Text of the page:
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But those who had been favored by Best, for the most part, reacted poorly, growing even more sullen and uncooperative undervalued by Best. Their enthusiasm and performance showed marked improvement. But those who had been favored by Best, for the most part, reacted poorly, growing even more sullen and uncooperative.

A few of them were making efforts to improve, but too few. He was left with at least ten percent of the crew whom he could not count on to perform. And while a few of them could be transferred, and a few would probably have to be court-martialed, that still left him with a huge problem. As he entered the command deck of the Agamemnon, he was reminded again of why he was here. The command deck was a thing of beauty. More space, more control and information easy at hand, more power and flexibility available, a clear line of sight to all officers, not impeded by bulkheads or banks of equipment, and a huge observation screen, which revealed the lulling red currents of hyperspace.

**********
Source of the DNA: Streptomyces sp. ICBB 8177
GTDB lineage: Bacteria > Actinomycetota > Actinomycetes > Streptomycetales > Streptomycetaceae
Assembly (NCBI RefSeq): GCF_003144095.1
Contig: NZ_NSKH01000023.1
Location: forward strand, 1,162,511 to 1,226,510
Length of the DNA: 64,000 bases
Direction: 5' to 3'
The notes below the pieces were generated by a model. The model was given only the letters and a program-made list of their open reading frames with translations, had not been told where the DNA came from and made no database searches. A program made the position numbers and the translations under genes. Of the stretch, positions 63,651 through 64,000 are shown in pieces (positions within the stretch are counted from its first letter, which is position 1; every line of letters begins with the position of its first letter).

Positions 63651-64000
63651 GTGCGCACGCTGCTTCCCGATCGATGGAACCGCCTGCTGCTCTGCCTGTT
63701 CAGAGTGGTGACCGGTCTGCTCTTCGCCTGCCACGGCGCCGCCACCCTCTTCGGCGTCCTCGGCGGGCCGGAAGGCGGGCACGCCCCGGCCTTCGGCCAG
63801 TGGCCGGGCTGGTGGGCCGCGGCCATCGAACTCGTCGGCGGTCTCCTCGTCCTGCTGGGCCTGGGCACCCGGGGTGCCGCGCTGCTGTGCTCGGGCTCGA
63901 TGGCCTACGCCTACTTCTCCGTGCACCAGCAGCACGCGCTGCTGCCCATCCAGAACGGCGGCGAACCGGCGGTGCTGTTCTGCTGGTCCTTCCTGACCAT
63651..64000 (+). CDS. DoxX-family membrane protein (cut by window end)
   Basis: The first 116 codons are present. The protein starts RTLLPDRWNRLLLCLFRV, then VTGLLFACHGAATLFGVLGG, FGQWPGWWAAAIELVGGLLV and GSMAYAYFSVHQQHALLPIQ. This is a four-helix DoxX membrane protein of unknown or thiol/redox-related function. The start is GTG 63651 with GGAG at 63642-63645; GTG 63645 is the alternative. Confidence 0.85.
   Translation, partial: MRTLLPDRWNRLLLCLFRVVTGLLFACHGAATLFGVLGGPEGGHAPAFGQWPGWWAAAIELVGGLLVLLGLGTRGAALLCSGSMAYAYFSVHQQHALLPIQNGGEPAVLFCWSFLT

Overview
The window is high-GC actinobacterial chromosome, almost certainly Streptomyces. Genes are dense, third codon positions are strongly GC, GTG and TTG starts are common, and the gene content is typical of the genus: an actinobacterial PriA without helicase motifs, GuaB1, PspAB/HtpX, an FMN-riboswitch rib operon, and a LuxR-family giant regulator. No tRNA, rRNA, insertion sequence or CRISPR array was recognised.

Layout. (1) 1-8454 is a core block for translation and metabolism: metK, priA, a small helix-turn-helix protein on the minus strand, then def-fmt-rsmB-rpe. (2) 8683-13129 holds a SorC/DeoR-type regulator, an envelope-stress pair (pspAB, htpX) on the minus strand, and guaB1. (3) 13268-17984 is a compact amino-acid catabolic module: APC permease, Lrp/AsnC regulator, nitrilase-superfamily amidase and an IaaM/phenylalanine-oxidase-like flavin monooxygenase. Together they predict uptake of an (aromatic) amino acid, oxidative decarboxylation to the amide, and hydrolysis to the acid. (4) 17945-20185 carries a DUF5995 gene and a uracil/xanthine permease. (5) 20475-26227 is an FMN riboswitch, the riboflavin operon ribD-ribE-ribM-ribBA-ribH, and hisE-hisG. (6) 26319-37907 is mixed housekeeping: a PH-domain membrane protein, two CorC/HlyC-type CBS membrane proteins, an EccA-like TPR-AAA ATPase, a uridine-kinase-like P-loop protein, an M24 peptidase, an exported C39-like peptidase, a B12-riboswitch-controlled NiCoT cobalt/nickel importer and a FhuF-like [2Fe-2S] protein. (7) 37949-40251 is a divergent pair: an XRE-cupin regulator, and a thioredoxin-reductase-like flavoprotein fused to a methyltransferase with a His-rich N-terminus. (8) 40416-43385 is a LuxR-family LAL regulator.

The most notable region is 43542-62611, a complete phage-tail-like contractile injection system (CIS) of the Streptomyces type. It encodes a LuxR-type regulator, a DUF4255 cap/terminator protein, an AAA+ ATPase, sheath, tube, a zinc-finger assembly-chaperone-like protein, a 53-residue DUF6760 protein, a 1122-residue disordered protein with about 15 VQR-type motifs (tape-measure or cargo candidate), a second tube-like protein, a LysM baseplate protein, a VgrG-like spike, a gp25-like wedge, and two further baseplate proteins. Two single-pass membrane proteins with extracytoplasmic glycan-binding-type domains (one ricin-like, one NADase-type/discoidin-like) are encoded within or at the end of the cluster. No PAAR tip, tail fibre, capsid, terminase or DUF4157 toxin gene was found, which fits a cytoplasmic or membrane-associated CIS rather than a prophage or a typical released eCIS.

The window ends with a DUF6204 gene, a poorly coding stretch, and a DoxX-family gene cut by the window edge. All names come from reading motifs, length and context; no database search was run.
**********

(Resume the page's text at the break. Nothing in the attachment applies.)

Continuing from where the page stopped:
It made him proud to be a part of Earthforce. Commander Corchoran saw him and stepped down from the command chair.

"We're thirty minutes from the jump gate, Captain."

"Thank you."

John sat.

His throat was dry from yelling.

"How did the drill go?"

Corchoran's face always seemed to have a dark cloud hanging over it. His salt-and-pepper hair, cropped close, clung to his head, and his dark, pronounced brows overshadowed his deep-set eyes. An odd slackness to his cheeks gave him a constantly glum look.

"Not well. I don't want to transfer these problems into someone else's lap, but I'm having a hard time coming up with another solution."

"Perhaps I could talk to the crew again. Who was giving you trouble?"

Corchoran had been on the Agamemnon throughout Best's
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